Financial Education: What Discover is Doing to Teach Money Basics in Schools
THE NEED: In a National Bureau of Economic Research study, adults scored a grade of “C” in financial literacy while high school students failed.
At ClassWallet we streamline the tracking and distribution of education funds. Here on our blog we provide tips from financial experts to help you manage your district budget and cover financial information for the education world. For this post we take a look at financial education for students and the pressing need for it through our chat with Matt Towson, Director of Community Affairs at Discover.
What is the current state, in your opinion, of financial literacy in the United States?
Statistics show that a majority of Americans lack the knowledge to make good financial decisions. In a National Bureau of Economic Research study, adults scored a grade of “C” in financial literacy while high school students failed.
- Discover believes in providing our customers with the tools and resources they need to make informed decisions about money and we know there is a clear need for financial education in schools too. We understand that many states are not requiring students to learn about money basics at school.
- And many schools lack the resources to add curriculum. Both teachers and parents say they are uncomfortable talking to kids about money, but both believe financial education is important.
What is your company doing in the K-12 space around financial education to help solve this problem?
To address the issue, Discover made a five-year, $10 million investment to get financial education into public high schools across the country. Through our program, Pathway to Financial Success, we’re providing grants to public high schools and districts to cover the costs of implementing a personal finance course, giving them access to a standards-based curriculum and offering teachers the training they need to deliver it. The program has provided grants to nearly 1,900 school across the country and reached more than one million students.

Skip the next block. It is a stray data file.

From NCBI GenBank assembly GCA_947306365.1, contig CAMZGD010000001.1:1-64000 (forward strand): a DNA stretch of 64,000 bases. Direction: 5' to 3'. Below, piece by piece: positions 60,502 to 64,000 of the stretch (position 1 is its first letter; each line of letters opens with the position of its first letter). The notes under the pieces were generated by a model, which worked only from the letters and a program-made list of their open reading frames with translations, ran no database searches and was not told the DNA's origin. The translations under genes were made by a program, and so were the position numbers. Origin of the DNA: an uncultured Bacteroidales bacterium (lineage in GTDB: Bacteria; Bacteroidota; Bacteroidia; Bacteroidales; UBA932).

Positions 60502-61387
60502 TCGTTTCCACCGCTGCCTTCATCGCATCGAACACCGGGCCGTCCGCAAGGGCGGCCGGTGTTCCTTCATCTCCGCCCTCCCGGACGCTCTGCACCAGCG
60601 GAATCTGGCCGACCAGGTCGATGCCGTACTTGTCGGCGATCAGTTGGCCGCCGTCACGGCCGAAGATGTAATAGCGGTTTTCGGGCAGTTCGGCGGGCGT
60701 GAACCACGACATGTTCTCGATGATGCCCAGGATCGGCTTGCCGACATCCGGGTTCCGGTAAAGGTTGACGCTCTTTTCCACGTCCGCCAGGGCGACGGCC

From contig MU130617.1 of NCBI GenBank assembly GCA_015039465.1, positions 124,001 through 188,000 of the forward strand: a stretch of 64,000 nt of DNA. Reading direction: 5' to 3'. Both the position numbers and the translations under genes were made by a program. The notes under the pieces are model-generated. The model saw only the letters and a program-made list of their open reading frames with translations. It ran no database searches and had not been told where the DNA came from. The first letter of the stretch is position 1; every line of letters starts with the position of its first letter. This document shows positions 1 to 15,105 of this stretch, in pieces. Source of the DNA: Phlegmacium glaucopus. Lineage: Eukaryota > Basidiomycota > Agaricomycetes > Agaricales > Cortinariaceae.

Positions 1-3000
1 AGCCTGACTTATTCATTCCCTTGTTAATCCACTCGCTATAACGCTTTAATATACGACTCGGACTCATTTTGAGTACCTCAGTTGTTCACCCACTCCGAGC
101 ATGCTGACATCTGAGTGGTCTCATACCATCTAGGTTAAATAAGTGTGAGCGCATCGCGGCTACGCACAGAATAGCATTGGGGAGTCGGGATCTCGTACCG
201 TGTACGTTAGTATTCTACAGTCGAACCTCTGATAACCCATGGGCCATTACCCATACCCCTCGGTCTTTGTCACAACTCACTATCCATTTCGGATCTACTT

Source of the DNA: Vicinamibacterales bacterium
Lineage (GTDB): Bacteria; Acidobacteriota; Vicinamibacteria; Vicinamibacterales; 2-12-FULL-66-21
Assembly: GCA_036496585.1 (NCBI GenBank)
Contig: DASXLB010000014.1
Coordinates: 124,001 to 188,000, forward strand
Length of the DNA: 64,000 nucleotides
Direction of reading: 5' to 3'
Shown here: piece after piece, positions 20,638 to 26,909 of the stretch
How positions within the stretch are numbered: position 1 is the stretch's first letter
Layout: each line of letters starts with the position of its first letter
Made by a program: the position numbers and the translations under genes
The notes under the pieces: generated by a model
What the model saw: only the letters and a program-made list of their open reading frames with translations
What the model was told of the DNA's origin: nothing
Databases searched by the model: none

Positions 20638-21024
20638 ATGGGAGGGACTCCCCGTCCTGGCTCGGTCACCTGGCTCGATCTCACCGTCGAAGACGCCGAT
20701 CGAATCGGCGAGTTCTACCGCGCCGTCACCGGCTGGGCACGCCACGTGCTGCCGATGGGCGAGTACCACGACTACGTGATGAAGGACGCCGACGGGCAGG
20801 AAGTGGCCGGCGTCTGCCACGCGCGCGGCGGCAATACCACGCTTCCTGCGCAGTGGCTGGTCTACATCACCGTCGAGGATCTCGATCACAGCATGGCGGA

One thing that makes Pathway different is that rather than simply looking at how many students received financial education as a result of our grants, we measure the extent to which they are learning the material. Schools reporting shows test scores increased an average of two letter grades after students complete a financial education course.
In what areas of the country do you focus?
Through Pathway to Financial Success we have provided support to bring financial education into Chicago Public Schools high schools along with school districts in San Bernardino, California, Miami, Florida, Boston, Massachusetts, and Detroit, Michigan.
We also support Junior Achievement (JA) across the country with the help of hundreds of employee volunteers. Employees teach financial education and entrepreneurship materials in K-12 classrooms and volunteer in local JA BizTowns to help students learn more about business and finances.
These are some of the ways we give back to customers and our community. Discover’s been involved in financial education for over 15 years. Helping people achieve brighter financial futures is our company’s mission. And getting financial education into our schools and communities are ways we hope to achieve that. We think it’s critical that kids develop the skills they need to manage their finances so they can achieve a brighter financial future.
Any district interested in receiving a grant to implement a financial education curriculum can visit Pathway to Financial Success today.